Blitzen Trapper

Furr [Digipak]

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Review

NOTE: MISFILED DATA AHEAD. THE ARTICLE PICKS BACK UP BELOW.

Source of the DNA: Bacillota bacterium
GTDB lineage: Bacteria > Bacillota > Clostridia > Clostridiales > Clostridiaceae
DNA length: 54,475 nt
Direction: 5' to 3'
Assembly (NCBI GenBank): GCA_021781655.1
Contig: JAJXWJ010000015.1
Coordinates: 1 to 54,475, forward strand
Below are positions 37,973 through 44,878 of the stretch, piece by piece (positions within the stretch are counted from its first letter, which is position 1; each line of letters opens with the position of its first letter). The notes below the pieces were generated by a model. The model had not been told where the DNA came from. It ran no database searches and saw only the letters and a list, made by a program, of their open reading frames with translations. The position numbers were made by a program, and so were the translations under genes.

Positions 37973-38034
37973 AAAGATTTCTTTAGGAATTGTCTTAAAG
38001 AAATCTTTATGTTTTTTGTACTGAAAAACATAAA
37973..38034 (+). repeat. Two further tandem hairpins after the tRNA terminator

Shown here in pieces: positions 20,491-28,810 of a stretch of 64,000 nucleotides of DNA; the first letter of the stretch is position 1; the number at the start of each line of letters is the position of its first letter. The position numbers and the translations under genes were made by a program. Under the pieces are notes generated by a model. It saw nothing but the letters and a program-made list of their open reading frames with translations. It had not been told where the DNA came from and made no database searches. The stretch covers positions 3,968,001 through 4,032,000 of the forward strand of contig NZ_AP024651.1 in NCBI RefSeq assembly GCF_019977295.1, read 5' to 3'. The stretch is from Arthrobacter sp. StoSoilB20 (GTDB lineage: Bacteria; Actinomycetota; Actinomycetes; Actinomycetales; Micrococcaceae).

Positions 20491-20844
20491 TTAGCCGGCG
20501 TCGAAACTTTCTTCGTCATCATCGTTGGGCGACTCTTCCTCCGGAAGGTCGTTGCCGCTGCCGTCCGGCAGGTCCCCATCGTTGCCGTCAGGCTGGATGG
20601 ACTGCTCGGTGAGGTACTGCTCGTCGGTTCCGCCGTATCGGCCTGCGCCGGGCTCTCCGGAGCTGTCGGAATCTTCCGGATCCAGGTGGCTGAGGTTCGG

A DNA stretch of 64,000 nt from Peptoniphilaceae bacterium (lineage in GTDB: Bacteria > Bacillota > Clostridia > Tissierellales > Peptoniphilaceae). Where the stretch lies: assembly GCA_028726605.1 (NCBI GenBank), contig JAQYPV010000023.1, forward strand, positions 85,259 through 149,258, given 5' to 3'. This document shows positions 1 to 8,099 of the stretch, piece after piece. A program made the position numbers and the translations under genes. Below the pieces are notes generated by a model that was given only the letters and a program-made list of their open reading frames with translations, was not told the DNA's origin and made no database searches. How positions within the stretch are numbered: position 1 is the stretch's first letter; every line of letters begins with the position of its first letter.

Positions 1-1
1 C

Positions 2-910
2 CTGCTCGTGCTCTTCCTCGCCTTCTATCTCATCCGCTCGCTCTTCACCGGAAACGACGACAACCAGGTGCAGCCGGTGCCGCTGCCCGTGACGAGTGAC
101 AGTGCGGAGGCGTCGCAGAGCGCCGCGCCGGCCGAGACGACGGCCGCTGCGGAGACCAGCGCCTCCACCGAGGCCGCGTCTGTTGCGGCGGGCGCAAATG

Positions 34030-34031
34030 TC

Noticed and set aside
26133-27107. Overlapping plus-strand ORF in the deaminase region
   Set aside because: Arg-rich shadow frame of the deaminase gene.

Released in 2007, Wild Mountain Nation, Blitzen Trapper's third collection of misty, lo-fi, Americana-infused art pop, drew critical acclaim as fast as it switched keys, setting the eclectic Pacific Northwest outfit up for a possible breakthrough with its impending follow-up. One of the many benefits of having your own recording studio (no matter how grand or rickety) is the ability to churn out an album whenever you feel like it, which is why 2008's Furr is so remarkable. The 21st century indie rock D.I.Y. method of record production has a tendency to hold speed and cost over sound quality, but Blitzen Trapper's first release for Sub Pop doesn't just improve upon the promise of WMN, it expands its sonic horizons as well, narrowing the mixtape glee that fueled its predecessor with just enough maturity to lend it considerable weight -- the title track alone, an instantly memorable tale of a boy raised by wolves, seduced by a girl, then returned to the wild, feels timeless in a way few modern songs ever achieve. Fans who were drawn in by the group's manic Of Montreal-meets-Grateful Dead backwoods effusiveness will rally around leadoff tracks "Sleepytime in the Western World" and "Gold for Bread," both of which mine familiar Blitzen Trapper pop territory, but it's the late-'60s/early-'70s sundown vibe of artists like Neil Young, Bob Dylan, and the Nitty Gritty Dirt Band (especially the latter's experimental Symphonion Dream album) that the majority of these new songs bask in. ~ James Christopher Monger, Rovi